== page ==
1 Going global: How to succeed in International Business! (29 pages)

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Going Global: How to succeed in international business! 13

Not even half of the managers considered a working knowledge

of the local language of the respective country necessary. Only
one-third thought that experience gained while working in multicul-
tural teams was essential for expat postings, and less than a quar-
ter considered experience in the respective country and familiarity
with its culture as a requirement.

Throwing employees into the cold cultural water of a foreign

assignment seems to be more the rule rather than the exception,
despite the fact that higher costs per employee are incurred. In
addition to inadequate preparation, the following aspects play an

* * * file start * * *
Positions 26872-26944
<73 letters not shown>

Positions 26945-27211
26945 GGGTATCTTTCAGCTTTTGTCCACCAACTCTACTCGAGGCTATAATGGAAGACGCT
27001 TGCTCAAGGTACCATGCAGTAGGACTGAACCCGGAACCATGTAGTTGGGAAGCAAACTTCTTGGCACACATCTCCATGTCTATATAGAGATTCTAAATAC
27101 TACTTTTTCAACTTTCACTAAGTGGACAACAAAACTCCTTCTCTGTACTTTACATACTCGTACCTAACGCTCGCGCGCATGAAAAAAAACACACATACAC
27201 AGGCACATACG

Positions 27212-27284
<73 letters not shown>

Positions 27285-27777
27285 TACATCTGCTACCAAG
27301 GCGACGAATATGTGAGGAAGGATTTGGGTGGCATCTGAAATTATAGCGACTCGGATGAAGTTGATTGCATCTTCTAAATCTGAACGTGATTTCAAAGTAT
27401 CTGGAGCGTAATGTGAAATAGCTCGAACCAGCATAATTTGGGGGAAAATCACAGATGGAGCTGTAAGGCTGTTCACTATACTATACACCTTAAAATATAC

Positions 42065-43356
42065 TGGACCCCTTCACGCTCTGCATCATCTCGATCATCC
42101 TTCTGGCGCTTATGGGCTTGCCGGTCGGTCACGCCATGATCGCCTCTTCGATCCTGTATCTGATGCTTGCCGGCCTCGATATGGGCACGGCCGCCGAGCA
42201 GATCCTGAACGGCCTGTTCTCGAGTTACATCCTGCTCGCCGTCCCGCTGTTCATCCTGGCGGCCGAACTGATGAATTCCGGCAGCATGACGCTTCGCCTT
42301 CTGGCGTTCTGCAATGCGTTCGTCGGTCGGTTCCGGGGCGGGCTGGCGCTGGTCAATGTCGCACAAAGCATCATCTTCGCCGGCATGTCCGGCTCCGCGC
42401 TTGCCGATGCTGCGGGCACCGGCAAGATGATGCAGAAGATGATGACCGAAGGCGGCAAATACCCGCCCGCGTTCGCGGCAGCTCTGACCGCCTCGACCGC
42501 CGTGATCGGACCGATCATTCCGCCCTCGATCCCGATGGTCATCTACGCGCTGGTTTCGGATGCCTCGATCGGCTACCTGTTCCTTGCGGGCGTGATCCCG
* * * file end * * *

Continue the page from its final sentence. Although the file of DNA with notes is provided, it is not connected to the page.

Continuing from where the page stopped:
important role when determining the cause of failed international
projects, from individual international assignments to joint ven-
tures:

• Culture is simply not considered as a variable for the success of

the project (see DaimlerChrysler);

• Processes and procedures from headquarters are imposed upon

the foreign partners (think of the German manager with the Rus-
sian assistant who did not understand her need for clear and
precise instructions);

• Behavior within the intercultural context is not analyzed (think of

French partners who were fluent in German, but would not actu-
ally speak German for the duration of the project);

• Foreign trade offices do not provide international companies with

the support they would need locally (such as practical help with
building site analysis or bank contacts);

• Successes and failures are not analyzed with the intent of creat-

ing lessons learned and developing best practice methods;

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